Friday, March 30, 2012

Not a joke

(March 30, 2012) Sunday is April Fools' Day which is celebrated in different countries on April 1 every year. Sometimes referred to as All Fools' Day, April 1 is not a national holiday, but is widely recognized and celebrated as a day when many people play all kinds of jokes and foolishness. The day is marked by the commission of good-humoured or otherwise funny jokes, hoaxes and other practical jokes of varying sophistication on friends, family members, teachers, neighbors, work associates, etc.

This, however, is not a trick: My phone number has been changed temporarily to (908) 617-0656. Messages left at my old number,(908) 832-7420, will not register. I will notify you when that number is again operational, probably within the next month.

This year April 1 is also Palm Sunday, the final Sunday before Easter Sunday, marking the beginning of Holy Week. Christian churches distribute palms (and sometimes pussy willows) on Palm Sunday to commemorate Christ's triumphal entrance into Jerusalem, when palm branches were placed in His path, before His arrest and Crucifixion on Good Friday.

For more information on these days and more, read Recorder Community Newspapers and their blogs online right here at

Those interested in joining the 60+ Recorder bloggers can find out more about blogging by contacting me at or (908) 617-0656.

Tuesday, March 20, 2012

Spring has sprung

(March 20, 2012) The four seasons are determined by changing sunlight which is determined by how our planet orbits the Sun and the tilt of its axis. Today is the first day of spring here, although unseasonably it feels almost like early summer.

On the first day of spring — the vernal equinox — day and night are each about 12 hours long (with the actual time of equal day and night, in the Northern Hemisphere, occurring a few days before the vernal equinox). The Sun crosses the celestial equator going northward; it rises exactly due east and sets exactly due west.

Friday, March 16, 2012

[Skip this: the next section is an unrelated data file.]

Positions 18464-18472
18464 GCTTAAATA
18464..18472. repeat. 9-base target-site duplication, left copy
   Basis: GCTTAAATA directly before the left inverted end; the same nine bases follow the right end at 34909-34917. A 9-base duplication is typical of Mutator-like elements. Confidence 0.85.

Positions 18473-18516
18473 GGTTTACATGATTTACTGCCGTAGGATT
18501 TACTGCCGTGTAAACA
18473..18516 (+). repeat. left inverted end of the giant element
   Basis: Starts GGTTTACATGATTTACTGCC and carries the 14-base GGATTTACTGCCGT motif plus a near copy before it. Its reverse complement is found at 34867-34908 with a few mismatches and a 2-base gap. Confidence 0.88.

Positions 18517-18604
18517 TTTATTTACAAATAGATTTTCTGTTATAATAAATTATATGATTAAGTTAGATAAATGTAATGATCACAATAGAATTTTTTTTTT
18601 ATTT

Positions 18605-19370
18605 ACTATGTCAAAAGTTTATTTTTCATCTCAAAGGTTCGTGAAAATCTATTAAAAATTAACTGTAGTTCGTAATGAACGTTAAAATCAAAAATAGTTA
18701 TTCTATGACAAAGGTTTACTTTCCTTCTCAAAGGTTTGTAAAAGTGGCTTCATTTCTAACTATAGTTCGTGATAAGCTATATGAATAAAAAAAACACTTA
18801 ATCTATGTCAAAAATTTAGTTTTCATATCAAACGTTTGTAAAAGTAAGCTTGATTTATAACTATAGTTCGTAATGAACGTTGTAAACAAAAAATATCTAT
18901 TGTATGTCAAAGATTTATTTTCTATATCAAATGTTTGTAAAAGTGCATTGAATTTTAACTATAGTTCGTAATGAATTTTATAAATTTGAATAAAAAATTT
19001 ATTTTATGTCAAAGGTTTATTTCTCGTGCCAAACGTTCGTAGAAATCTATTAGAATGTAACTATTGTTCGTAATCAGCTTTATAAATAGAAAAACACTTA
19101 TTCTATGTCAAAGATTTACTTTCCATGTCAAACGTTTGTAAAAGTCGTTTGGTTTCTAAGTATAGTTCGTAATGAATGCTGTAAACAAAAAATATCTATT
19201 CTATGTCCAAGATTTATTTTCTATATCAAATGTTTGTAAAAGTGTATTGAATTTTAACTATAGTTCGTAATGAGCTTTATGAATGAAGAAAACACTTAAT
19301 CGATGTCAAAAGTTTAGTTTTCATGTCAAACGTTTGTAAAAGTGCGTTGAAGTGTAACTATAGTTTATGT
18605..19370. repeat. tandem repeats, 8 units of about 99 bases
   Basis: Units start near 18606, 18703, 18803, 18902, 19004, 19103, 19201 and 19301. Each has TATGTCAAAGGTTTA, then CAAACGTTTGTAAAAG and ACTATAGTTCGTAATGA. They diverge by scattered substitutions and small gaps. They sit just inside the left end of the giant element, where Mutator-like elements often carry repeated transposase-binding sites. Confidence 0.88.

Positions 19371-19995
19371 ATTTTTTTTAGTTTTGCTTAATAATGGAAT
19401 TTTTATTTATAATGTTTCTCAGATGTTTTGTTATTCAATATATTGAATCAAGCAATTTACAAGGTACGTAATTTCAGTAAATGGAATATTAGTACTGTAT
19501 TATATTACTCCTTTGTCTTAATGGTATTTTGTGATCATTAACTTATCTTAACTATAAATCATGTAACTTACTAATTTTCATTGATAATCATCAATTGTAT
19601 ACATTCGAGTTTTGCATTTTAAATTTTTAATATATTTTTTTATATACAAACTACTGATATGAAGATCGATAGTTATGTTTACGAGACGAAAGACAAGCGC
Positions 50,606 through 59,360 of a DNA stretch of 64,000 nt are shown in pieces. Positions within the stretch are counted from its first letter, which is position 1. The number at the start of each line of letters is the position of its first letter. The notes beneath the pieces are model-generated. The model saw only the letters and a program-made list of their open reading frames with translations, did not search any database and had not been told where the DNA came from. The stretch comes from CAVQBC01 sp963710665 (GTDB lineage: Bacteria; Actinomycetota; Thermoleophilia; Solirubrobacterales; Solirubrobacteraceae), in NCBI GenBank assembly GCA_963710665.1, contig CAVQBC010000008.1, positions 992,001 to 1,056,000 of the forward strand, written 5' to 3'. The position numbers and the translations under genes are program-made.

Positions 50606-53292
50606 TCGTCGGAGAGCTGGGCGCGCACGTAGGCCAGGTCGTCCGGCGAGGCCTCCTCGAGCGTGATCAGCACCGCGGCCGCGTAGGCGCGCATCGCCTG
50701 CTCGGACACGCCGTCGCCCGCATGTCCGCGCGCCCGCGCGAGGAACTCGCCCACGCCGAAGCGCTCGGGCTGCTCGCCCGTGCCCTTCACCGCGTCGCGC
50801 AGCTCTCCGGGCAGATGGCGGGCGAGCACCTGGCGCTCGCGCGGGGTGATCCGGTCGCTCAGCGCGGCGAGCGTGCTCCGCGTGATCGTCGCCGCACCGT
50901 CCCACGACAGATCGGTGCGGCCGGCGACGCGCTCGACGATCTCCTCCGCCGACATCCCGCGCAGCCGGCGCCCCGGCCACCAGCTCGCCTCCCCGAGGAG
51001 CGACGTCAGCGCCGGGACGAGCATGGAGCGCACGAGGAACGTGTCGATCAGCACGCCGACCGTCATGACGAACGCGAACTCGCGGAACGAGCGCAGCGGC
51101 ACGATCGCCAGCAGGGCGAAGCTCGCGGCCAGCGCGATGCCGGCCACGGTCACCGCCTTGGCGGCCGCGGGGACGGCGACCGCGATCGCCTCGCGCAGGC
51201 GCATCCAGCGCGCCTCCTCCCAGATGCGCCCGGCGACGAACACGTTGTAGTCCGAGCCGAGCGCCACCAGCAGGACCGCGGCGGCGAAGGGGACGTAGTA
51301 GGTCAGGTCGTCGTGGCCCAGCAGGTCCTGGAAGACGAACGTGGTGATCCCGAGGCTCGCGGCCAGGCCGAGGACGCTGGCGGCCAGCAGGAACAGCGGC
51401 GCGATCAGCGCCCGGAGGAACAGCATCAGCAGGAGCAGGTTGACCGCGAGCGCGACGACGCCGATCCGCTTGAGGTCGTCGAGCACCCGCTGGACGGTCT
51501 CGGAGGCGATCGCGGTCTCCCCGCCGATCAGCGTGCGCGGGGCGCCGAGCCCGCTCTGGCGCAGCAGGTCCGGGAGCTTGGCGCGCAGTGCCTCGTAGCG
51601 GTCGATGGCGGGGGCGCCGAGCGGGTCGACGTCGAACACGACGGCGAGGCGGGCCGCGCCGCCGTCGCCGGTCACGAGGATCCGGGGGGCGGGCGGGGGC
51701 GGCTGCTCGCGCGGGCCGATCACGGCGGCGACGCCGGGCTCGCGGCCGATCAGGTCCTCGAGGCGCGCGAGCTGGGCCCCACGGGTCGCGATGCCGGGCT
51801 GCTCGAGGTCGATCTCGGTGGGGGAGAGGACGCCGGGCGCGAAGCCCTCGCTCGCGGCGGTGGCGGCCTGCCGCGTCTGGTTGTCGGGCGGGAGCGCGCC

Wearing o' th' green

(March 16, 2012) Tomorrow, March 17, is St. Patrick's Day, which began as a Roman Catholic holiday celebrating Ireland's patron saint. The feast day originally was observed only in Ireland. It was not until the 1700s when Irish immigrants in the United States started the St. Patrick's Day Parade in New York City which continues today. In fact, many towns host St. Patrick's Day parades on weekends in March.

The tradition of wearing green on St. Patrick's Day is explained in differing ways. It's said that blue was originally the color associated with the holiday but over time green took over in popularity due to Ireland's nickname as "The Emerald Isle," the green in the Irish flag and the clover that St. Patrick used in his teachings about the Trinity.

In Ireland, some still follow the tradition where Catholics wear green and Protestants wear orange. These colors are associated with the religious sects and are represented on the Irish flag; the white on the flag is symbolic of the peace between the two.

On the holiday, people in Ireland do not wear as much green or celebrate quite as wildly as revelers do elsewhere, although there is a legend that wearing green makes you invisible to leprechauns that will pinch you if they can see you.

Traditional food for the day includes corned beef, cabbage and boiled potatoes. Enjoy!

These traditions and others are noted in Recorder Community Newspapers as well as in their blogs online at Check out the entries.

Any group or organization interested in joining Recorder bloggers is welcome to contact me at (908) 832-7420 or Blogging is a free, simple, 21st century communication tool which requires only a computer and an e-mail.

Friday, March 9, 2012

Spring forward already

(March 9, 2012) Although spring does not arrive until Tuesday, March 20, daylight-saving time begins at 2 a.m.  this Sunday, March 11. So before retiring tomorrow night set your clocks one hour ahead. We will regain that lost hour in the fall when Eastern Standard Time resumes at 2 a.m. Sunday, Nov. 4.

You may have noticed the annual tradition of daylight-saving time has crept forward a bit. We used to spring forward on the first Sunday in April and fall back on last Sunday in October. But a couple years ago, Congress changed the dates -- adding more daylight-saving time to the calendar. This year, it will run from March 11 until Nov. 4 throughout the United States except in Arizona and Hawaii. U.S. territories Puerto Rico and the Virgin Islands also don't observe daylight-saving time.

Around the world, about 75 countries and territories have at least one location that observes daylight-saving time, according to On the other hand, 164 don't observe the time change at all.

Keep abreast of important dates and more by reading Recorder Community Newspapers and their blogs online at Anyone interested in joining the growing group of Recorder bloggers is invited to call me at (908) 832-7420 or e-mail me at to find out about blogging, a free, simple communication tool.